AS Senate Discusses and Passes Resolutions, Hears Finance Board Budget


Lily Cain
Associated Students Beat Reporter

During the meeting on Wednesday, April 24, Associated Students Senate discussed and passed two resolutions: one which voices support of a University of California Regents meeting being held on campus, and one which calls to divest from the prison industrial complex.

Sen. Miya Sommers, author of the resolution entitled “A Resolution in Support for a Regent Meeting at UCSB,” believes that since all the UC Regents meetings this year were held at UC San Francisco, a graduate school, it is almost impossible for students to attend.

“This resolution lays out the importance of having students being present at these meetings and having the chance to talk with Regents,” said Sommers. “This is asking that…we as a senate write a letter to the Regents asking them to have these meetings at [University of California, Santa Barbara] and that this will be readopted at the beginning of each year by the Senate in the mindset of each Senate that there needs to be accountability from the Regents.”

The resolution passed with consent, meaning that, as stated in the resolution, the Senate agrees with and endorses President Sophia Armen’s request to have the meeting on May 14-16, 2013, moved to UCSB. In addition, they ask that the UC Regents become more transparent by holding their bimonthly meetings at different universities in the system to make them more accessible to undergraduate students.

Another resolution discussed and passed was “A Resolution to Divest From Companies Profiting From the Prison Industrial Complex,” which was first proposed at the April 10 meeting by Sen. Navi Kaur but was tabled two weeks due to other items of higher priority.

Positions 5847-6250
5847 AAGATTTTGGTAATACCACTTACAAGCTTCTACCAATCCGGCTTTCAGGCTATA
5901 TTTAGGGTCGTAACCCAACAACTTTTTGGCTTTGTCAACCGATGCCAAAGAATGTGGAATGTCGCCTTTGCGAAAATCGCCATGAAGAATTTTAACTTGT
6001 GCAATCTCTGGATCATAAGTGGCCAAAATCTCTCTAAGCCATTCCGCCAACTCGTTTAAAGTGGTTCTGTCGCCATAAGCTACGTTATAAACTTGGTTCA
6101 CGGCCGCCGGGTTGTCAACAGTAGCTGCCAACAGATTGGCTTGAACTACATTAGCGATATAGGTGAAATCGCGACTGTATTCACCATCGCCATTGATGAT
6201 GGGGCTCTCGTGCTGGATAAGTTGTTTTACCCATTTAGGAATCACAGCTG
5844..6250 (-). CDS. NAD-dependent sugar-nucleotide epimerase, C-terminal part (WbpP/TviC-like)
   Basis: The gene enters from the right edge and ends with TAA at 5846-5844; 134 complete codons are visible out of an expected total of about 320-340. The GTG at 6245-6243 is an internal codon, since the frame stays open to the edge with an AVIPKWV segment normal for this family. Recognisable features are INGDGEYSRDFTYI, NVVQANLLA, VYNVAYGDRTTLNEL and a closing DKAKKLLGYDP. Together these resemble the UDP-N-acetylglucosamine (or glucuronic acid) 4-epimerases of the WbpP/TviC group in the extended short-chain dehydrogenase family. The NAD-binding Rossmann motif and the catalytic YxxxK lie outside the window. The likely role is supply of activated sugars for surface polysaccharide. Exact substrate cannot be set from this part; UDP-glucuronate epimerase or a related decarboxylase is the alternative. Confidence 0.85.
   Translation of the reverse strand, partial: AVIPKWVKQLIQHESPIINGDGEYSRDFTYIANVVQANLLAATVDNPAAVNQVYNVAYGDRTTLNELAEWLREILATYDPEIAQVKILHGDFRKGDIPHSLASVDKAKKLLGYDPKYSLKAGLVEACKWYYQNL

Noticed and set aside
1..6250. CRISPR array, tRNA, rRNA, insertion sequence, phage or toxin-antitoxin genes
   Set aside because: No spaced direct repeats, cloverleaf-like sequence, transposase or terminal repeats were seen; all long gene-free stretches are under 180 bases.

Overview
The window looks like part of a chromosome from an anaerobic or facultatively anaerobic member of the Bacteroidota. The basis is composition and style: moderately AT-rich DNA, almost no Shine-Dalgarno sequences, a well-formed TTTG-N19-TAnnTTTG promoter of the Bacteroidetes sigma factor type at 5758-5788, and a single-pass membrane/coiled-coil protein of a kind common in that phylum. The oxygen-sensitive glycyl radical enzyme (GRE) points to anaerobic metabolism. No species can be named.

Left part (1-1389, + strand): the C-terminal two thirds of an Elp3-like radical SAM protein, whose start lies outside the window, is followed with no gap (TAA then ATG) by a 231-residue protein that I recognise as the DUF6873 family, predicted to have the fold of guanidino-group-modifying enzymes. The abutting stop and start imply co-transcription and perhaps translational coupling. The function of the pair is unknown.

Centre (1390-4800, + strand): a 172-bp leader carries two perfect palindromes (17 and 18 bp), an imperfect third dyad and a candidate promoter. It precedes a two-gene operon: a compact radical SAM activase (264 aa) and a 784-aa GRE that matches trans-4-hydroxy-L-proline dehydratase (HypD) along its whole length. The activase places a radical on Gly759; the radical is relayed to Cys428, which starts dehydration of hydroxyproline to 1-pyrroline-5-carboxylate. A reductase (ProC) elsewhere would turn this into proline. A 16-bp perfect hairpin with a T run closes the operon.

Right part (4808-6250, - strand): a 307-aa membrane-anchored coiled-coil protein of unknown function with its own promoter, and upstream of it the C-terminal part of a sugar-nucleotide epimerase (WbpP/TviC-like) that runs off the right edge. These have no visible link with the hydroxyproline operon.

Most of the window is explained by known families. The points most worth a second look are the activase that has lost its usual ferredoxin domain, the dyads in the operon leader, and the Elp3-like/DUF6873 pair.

The resolution presents many statistics, which show the unbalance in the number of minorities in the United States versus the number of minorities in prisons, and how prisons profit off the work of prisoners.

“This is essentially divesting from companies that profit off the prison industrial complex, essentially prison labor by these individuals in prisons,” said Kaur. “As a research institution I do not believe we should be funneling our money into such companies.”

The authors and student supporters believe that private prisons are institutionalized racism and prison labor is essentially a new form of slavery.

“This has a lot to do with institutional racism. It’s very prevalent in our society,” said third-year Katlen Abu Ata. “It’s absolutely horrifying that we are targeting people of color in this country and criminalizing them and according to the 13th amendment we are allowed to implement indentured servitude through our prison industrial complex.”

The resolution passed with consent after some debate about whether the wording of one of the statistics was misleading.

Also heard during the meeting was a report from the chair and vice-chair of Finance Board, Raul Martinez and Safa Lele, respectively. They presented their budget for the 2013-2014 year, and took questions from senators.

They explained about how they took $32,000 out of staff salaries in order to increase funding to other areas as a result of an increase in the size of AS. They also explained that the budget would be reorganized if lock-in fees such as the one for The Bottom Line passed.

The budget process will continue at the next meeting on Wednesday, May 1, where Armen will present her budget, which will differ from Finance Board’s budget on account of the passage of lock-in fees from the elections.

Photo Courtesy of Associated Students